It’s become obvious to most observers that the hacktivist group Anonymous is not only losing its self-declared war on ISIS, but is also shooting itself in the foot while doing so. Their latest strategy? To use “Rickrolling,” a well-worn internet prank from the late 2000s, to attempt to disrupt their communications.
The hackers of Anonymous launch new crusades rather frequently, though one particular “op,” dubbed #OpParis, has attracted much media attention. Anonymous entered into its so far rather one-sided war against the Islamic State last week after the attacks on Paris that claimed the lives of 130 people.
Anon’s #OpParis and #OpISIS are their response, an attempt to expose and shut down accounts run by ISIS supporters. So, how does “Rickrolling” enter into this?
“Rickrolling” is by now a classic internet prank where a user posts a link that seems relevant or interesting to the topic at hand, but upon clicking turns out to be nothing more than the music video for Rick Astley’s song “Never Gonna Give You Up.”
The plan, according to a tweet by the Anonymous-affiliated account #OpParis Wednesday, is to flood the Twitter feeds of Islamic State supporters and members with links to the video of Astley’s song in order to sabotage their efforts to communicate.
Originally, the goal of the op was to expose the social media accounts and websites of ISIS supporters. Now, Anon has said they would start the op by posting “Rickroll” links in posts accompanied with the #SupportISIS hashtag used by online jihadists to inquire about the group.
Certainly, fighting the Islamic State is a noble goal, but the effectiveness of Anon in actually combating ISIS has thus far been rather underwhelming. While it is true that ISIS regularly radicalizes its followers worldwide through the use of social media, the effectiveness of a loose-knit group of hackers attempting to drown out pro-ISIS social media propaganda with an ’80s pop song, even to invoke humor, is questionable. The problem also is that creating phony ISIS accounts in the name of disruption also clouds attempts by authorities to find genuine ISIS accounts and information.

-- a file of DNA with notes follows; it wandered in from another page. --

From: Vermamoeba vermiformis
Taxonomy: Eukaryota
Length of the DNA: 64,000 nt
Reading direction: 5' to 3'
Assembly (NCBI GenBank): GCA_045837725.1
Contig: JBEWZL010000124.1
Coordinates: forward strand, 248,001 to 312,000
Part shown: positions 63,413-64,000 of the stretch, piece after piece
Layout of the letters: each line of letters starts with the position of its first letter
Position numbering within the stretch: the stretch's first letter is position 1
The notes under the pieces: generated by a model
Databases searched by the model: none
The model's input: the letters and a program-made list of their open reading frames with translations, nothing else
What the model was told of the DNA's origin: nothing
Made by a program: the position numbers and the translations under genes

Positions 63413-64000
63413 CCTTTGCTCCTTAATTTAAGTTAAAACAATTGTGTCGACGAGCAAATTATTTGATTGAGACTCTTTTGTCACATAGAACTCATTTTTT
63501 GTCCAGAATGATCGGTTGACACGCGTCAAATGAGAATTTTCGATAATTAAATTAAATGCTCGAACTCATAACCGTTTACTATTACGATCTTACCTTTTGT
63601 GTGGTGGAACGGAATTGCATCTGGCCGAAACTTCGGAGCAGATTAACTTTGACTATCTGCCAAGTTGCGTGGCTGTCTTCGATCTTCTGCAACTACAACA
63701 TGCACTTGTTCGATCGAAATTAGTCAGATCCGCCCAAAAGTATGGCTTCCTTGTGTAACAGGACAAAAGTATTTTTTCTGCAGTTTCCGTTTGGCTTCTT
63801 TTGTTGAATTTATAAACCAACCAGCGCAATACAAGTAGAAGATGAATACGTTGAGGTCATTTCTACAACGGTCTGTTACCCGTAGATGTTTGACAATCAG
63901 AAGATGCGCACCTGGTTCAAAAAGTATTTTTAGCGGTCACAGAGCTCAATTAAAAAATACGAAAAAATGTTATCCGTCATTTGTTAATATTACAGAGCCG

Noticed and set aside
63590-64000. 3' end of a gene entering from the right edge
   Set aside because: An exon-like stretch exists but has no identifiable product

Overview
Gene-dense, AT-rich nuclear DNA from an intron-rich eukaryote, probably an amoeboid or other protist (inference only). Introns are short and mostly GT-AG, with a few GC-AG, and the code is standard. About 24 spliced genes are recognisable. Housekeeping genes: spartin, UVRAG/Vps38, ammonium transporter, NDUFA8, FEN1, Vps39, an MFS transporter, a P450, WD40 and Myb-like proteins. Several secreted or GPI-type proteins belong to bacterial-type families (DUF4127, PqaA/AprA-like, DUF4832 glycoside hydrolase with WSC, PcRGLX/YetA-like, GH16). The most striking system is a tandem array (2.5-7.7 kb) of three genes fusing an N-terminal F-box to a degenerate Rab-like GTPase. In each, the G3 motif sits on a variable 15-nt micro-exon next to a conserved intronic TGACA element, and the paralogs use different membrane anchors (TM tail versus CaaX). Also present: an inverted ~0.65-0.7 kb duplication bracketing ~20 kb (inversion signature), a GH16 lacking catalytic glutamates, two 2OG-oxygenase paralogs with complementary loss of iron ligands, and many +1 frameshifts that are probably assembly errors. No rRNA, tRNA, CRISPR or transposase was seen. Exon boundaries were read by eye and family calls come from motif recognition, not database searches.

Even more disturbing, when Anonymous identifies what it believes are accounts belonging to Islamic State supporters, the personal details of the owner are blasted to the entire world. ExtremeTech points out that this becomes a serious problem when hackers cannot positively identify their intended target.
“The goal of the op is apparently to expose Twitter accounts and websites that are run by members of ISIS, which has claimed responsibility for the attacks. However, reports are now claiming that the vast majority of Twitter accounts targeted by members of Anonymous aren’t affiliated with ISIS at all. Oops.”
In a YouTube video released by Anonymous, they claimed that #OpParis has exposed more than 25,000 Twitter accounts of ISIS supporters and more than 2,500 websites run by ISIS.
Almost predictably, these claims turned out to be wildly inaccurate to say the very least. It seems far more likely that the group is reporting thousands of Twitter accounts, including in many cases the accounts of anti-ISIS journalists and activists, especially given the significant language barrier. These actions drew swift condemnation from Twitter. Members of Anonymous also claimed to have information regarding a terrorist attack on a WWE event in Atlanta. CBS News reported that the FBI, currently in the process of investigating ISIS operatives in the United States, did not consider the information to be credible.
Overall, it seems thus far Anonymous is losing in their cyber “war” against ISIS. Their latest idea to use “Rickrolls” to disrupt their communications is simply another example. Rickrolling is good for a laugh, and for distracting oneself from all the horror on the news, but as an effective weapon against terrorism? Only time will tell.
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